Responses to environmental stress have been described in Escherichia coli and Bacillus subtilis. These studies have shown that bacteria display elaborate responses to environmental stress which improve survival by altering bacterial physiology. The SOS response is induced when bacteria are threatened by the presence of agents that cause DNA damage which enhance the bacterium’s ability to repair DNA and inhibit cell division,. The stringent response, in the face of nutrient limitation, decreases protein synthesis and stimulates amino acid biosynthesis when protein synthesis substrates are scarce,[27-28]. Heat shock factors are expressed at raised temperatures that break down and restructure denatured proteins and also restore alterations to chromosomal topology that occur as a result of temperature,[29-30]. Finally components of the cold shock response have been shown to alter mRNA secondary structures, formed as a result of low temperature, which hinder the translational machinery,[31, 31].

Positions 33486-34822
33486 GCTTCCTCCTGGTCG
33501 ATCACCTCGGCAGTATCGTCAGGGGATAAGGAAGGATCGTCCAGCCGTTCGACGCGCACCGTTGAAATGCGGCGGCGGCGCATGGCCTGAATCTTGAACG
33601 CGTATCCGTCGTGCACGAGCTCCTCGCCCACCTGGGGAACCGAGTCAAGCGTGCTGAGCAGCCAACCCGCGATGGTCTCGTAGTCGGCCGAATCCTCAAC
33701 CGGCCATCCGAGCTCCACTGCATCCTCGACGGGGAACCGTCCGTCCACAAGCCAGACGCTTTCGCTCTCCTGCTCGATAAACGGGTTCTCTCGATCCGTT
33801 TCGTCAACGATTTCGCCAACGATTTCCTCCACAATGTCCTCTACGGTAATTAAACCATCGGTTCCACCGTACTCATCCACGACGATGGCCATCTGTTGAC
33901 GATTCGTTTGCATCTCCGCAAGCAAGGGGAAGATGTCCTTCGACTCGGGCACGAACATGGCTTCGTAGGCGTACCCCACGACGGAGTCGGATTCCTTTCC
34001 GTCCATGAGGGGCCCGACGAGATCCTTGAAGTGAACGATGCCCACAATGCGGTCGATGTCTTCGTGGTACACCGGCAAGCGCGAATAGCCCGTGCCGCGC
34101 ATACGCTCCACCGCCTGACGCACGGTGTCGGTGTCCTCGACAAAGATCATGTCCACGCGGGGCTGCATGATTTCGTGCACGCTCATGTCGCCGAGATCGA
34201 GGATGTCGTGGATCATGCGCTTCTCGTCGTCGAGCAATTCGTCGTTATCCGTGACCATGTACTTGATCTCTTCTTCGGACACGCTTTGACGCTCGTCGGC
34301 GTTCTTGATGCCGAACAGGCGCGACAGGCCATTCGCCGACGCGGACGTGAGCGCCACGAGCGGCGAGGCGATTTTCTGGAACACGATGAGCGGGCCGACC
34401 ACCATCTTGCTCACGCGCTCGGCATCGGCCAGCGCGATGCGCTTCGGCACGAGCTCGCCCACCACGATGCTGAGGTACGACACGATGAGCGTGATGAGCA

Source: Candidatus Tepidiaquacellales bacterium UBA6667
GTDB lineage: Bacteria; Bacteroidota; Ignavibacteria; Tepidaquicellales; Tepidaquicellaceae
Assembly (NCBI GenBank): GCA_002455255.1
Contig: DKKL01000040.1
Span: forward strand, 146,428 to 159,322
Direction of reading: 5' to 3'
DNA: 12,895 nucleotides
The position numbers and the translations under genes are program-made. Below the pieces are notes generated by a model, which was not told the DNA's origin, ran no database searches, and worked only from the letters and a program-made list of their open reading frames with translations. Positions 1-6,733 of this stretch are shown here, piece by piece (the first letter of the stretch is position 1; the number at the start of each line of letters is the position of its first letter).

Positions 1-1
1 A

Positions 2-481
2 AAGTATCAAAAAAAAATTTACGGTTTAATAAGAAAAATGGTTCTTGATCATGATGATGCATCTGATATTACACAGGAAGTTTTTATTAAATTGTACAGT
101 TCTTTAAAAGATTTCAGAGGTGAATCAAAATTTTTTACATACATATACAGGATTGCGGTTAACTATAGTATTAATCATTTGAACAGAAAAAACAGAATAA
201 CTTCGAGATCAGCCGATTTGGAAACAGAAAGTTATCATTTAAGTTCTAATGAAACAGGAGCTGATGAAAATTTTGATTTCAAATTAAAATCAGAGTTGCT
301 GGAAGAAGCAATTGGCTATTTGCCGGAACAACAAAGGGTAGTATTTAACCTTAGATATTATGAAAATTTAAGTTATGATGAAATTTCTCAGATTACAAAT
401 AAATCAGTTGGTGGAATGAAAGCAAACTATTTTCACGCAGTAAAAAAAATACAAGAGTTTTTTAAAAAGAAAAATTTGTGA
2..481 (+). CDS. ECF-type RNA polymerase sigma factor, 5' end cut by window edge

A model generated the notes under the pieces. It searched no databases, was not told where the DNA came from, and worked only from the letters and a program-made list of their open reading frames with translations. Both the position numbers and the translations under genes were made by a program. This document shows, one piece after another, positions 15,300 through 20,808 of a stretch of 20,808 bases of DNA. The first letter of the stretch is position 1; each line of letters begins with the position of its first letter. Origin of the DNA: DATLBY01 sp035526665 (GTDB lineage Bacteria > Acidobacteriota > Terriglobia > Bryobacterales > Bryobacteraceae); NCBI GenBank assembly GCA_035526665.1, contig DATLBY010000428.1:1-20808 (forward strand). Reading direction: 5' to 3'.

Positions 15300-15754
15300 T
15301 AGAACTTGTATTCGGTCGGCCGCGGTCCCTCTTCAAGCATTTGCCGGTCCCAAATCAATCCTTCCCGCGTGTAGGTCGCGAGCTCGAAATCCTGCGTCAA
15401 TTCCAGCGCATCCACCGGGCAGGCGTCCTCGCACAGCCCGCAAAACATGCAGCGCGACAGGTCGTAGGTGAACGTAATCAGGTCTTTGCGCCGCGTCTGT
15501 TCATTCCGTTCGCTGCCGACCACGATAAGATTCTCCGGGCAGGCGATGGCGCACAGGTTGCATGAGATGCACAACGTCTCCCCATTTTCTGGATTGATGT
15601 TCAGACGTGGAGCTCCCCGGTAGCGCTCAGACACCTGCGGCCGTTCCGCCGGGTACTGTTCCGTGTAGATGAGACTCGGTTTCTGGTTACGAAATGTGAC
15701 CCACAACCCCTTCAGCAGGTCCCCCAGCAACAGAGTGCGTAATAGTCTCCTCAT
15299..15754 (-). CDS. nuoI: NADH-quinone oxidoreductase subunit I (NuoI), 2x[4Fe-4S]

The stress response to bile salts has been described in a number of bacteria. In Bacillus cereus bile salt stress was shown to invoke a general stress response comparative to that witnessed as a result of high bacterial densities and also a specific response that included a decrease in motility and the upregulation of multidrug exporters and regulators of transcription,. Other responses to bile salts have included proteins involved in repairing DNA and the synthesis of the cell